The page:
"It never goes down", "it's always a good time to buy", "you're just paying someone else's mortgage", "rich dad poor dad", "renters are loosers [sic]", "San Francisco median is up another 6%"...
This link is for you, the mentally challenged who cannot comprehend that the price of a house goes up, goes down, goes up, goes down. Since even the most slobbering imbecile has likely ridden a roller coaster at some point in his or her life, here:
Pretend you're riding this roller coaster, and the hills are the actual historical prices to-date. You tell me, what do you think is coming next?
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FollowBefriend1 threads3,248 comments
Honestly if not for the commute, I would seriously consider living in Alamo or Danville. East Danville has lots of newer gated golf communities while the west side is considerably older and more rural. West Alamo is quite like Woodside with long narrow and shaded roads going into acre+ properties. I don't know if A/C is needed for summer nights since both places are noticeably hotter than BA.
They also seem to have higher median income than most parts of the Fortress (PA, Saratoga, Cupertino, MV, etc.), $125K for Danville and $149K for Alamo. I guess that both are newer developed areas with fewer prop 13 retirees to drag down the median or average. The housing price there, although similarly inflated, is more reflective of the general wealth of households, unlike in Los Altos Hills, there are no shortage of asset-rich, cash-poor seniors who could have been long kicked out of their homes if not for prop 13.
The good news is, both places are definitely heading for a fall sooner. Their listings are like 3x per comparable size of pop as opposed to the "fortress". The bad news is, you still have to commute.
Both places are also considerably more reflective of the demo breakdown in the US, aka, whiter. We stopped by a Safeway to get some drinks on the way back, it was a Sunday, and we didn't see one single Asian in the store. Can you imagine not seeing ONE single Asian in any Safeway in BA?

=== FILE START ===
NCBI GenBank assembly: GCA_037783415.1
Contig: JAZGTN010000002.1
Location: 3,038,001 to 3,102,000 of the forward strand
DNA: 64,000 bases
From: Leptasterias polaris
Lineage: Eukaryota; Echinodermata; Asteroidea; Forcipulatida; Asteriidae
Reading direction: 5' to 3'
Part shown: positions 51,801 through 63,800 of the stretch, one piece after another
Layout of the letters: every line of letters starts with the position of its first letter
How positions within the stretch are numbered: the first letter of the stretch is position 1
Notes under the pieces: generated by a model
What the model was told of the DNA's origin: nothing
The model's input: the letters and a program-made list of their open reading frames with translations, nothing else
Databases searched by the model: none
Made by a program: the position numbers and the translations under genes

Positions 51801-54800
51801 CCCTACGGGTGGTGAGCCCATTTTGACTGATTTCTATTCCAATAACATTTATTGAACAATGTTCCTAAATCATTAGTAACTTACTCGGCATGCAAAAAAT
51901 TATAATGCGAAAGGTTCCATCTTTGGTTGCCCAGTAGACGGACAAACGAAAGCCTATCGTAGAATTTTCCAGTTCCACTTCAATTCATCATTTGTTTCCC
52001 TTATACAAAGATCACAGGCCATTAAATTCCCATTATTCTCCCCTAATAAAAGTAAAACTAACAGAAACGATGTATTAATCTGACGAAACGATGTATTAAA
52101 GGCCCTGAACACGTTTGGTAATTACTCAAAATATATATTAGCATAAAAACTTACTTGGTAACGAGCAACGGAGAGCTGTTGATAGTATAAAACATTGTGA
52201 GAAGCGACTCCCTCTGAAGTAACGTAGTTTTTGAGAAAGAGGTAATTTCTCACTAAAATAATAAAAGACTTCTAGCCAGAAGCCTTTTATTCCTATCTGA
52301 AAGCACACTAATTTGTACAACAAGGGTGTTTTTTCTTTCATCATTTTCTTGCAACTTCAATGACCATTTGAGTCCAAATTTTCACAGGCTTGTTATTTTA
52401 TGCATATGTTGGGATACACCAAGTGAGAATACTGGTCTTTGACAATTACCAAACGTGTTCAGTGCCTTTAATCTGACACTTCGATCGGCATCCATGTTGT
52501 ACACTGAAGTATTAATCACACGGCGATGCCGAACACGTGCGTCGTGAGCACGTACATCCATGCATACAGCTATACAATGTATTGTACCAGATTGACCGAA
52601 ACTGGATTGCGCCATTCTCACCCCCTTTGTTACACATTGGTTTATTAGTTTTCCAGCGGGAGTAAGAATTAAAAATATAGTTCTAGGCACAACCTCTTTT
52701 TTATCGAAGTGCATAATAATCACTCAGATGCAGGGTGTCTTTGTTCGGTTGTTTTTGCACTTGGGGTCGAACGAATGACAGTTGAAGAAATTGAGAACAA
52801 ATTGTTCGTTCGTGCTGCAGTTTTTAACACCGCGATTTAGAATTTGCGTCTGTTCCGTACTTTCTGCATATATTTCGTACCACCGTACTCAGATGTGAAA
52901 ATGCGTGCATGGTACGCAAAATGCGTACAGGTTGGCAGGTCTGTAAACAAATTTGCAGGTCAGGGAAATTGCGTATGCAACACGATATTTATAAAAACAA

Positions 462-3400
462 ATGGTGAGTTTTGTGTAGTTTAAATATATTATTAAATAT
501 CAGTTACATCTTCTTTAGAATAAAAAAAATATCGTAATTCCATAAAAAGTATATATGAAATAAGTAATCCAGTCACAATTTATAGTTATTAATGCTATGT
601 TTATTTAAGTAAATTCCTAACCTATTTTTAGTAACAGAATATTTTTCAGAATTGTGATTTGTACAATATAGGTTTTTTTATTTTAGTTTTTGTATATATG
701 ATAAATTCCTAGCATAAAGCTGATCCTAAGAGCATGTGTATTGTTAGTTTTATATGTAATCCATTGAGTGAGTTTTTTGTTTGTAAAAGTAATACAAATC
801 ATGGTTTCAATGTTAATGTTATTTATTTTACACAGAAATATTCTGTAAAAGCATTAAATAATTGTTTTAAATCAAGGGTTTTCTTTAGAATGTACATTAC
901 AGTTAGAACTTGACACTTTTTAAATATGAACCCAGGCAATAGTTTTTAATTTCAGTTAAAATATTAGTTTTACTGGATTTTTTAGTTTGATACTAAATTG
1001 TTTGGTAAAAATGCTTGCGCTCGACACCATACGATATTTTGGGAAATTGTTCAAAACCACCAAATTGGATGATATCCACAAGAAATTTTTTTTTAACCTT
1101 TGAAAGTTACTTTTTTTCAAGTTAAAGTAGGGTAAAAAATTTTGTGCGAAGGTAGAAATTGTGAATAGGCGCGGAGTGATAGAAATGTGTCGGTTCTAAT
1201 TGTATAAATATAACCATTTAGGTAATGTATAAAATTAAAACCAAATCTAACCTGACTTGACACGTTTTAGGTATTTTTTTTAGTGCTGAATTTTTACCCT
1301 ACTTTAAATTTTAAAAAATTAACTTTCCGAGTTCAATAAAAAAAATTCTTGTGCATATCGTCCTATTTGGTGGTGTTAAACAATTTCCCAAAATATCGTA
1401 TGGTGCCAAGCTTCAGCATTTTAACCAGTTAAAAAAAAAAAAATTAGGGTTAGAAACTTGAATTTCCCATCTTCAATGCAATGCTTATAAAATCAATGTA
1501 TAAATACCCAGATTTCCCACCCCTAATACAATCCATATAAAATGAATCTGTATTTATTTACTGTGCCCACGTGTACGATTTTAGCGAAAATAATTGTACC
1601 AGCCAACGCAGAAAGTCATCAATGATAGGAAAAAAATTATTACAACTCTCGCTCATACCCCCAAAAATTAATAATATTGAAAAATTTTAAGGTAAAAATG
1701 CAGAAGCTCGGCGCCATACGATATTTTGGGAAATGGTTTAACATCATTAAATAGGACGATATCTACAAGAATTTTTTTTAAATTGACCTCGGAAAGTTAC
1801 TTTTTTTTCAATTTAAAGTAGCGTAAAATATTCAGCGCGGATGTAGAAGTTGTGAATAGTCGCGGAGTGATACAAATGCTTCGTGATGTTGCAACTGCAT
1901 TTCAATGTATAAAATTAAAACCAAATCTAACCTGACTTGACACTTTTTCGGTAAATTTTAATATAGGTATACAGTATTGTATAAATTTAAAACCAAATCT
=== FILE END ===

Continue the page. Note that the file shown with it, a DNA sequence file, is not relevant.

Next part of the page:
FollowBefriend (4)117 threads17,655 comments
Honestly if not for the commute, I would seriously consider living in Alamo or Danville.
Honestly if not for the commute, I would seriously consider living in Northern Arizona. I will give up fresh sushi for the inspiring views.
FollowBefriend4 threads2,252 comments
Business is good in Silicon Valley. If you are in the South Bay, maybe it is time for to start looking in Tracy -- the Altamont Commuter Express is your friend. And they are making more land out there...
The Silicon Valley Leadership Group's annual CEO Business Climate Survey showed that close to two-thirds (63 percent) of respondents stepped up hiring in the past year, while only 11 percent downsized.
Housing "screams out as the most important concern of every group," the report said. A staggering 99 percent of respondents said housing costs are among the top three cost-of-living challenges, and 84 percent listed it among the top five business challenges.
Some executives said Silicon Valley housing costs have become a deal-breaker when they're recruiting.
"As I interview (job candidates) who might be living in another state, the idea of moving here frankly is a nonstarter," said Kim Fennell, CEO of DeCarta Inc., a San Jose company providing location-based services. "Most of them realize the cost of living here versus anywhere else in the United States is significantly more. As a result, the pool you're recruiting from ends up smaller."
FollowBefriend1 threads6,749 comments
I've always felt one of the most dangerous things you can do is make the assumption "you know what's up" in the P.I so I don't pretend to be an expert. I can say this though, as far as I know piracy is alive and well there.
One of the more high profile cases was the scuba divers at the resort in Palawan that were abducted in a long ranch, open sea, daring operation. When Arroyo was in office she took the position that these "extremists" or rebels were doing nothing more than abductions for hire and were really just criminals. Or pirates if you prefer. Even locals stay close to shore or in numbers when making a crossing. Bringing at least a revolver onboard is pretty much a given.
Still, I love the place. Tombobo Cove is one of the most beautiful places on the planet. IMHO.
> Can you imagine not seeing ONE single
> Asian in any Safeway in BA?
Try the Marina Safeway or the Burlingame Safeway (not as white as Alamo, but I would not be surprised if I didn’t see a single Asian, Black or Hispanic while shopping)…